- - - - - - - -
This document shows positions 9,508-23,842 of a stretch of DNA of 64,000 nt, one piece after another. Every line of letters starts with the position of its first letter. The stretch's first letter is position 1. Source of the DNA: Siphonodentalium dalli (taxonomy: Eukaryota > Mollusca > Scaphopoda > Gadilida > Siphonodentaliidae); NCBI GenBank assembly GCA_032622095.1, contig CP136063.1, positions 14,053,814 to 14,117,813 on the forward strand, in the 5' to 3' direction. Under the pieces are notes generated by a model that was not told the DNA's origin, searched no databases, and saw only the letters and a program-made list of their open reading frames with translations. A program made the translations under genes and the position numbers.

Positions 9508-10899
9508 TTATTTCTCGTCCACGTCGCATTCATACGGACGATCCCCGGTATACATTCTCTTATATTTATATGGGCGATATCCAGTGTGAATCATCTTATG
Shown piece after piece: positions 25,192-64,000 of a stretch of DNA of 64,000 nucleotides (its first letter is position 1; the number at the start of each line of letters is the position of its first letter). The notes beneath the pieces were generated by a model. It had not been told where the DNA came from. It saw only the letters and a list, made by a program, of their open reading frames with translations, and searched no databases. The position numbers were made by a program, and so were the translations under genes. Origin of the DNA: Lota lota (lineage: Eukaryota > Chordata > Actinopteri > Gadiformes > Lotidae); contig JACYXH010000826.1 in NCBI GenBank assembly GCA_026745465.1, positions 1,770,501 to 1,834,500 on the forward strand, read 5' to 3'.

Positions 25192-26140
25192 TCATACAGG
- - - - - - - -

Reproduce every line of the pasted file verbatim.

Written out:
This document shows positions 9,508-23,842 of a stretch of DNA of 64,000 nt, one piece after another. Every line of letters starts with the position of its first letter. The stretch's first letter is position 1. Source of the DNA: Siphonodentalium dalli (taxonomy: Eukaryota > Mollusca > Scaphopoda > Gadilida > Siphonodentaliidae); NCBI GenBank assembly GCA_032622095.1, contig CP136063.1, positions 14,053,814 to 14,117,813 on the forward strand, in the 5' to 3' direction. Under the pieces are notes generated by a model that was not told the DNA's origin, searched no databases, and saw only the letters and a program-made list of their open reading frames with translations. A program made the translations under genes and the position numbers.

Positions 9508-10899
9508 TTATTTCTCGTCCACGTCGCATTCATACGGACGATCCCCGGTATACATTCTCTTATATTTATATGGGCGATATCCAGTGTGAATCATCTTATG
Shown piece after piece: positions 25,192-64,000 of a stretch of DNA of 64,000 nucleotides (its first letter is position 1; the number at the start of each line of letters is the position of its first letter). The notes beneath the pieces were generated by a model. It had not been told where the DNA came from. It saw only the letters and a list, made by a program, of their open reading frames with translations, and searched no databases. The position numbers were made by a program, and so were the translations under genes. Origin of the DNA: Lota lota (lineage: Eukaryota > Chordata > Actinopteri > Gadiformes > Lotidae); contig JACYXH010000826.1 in NCBI GenBank assembly GCA_026745465.1, positions 1,770,501 to 1,834,500 on the forward strand, read 5' to 3'.

Positions 25192-26140
25192 TCATACAGG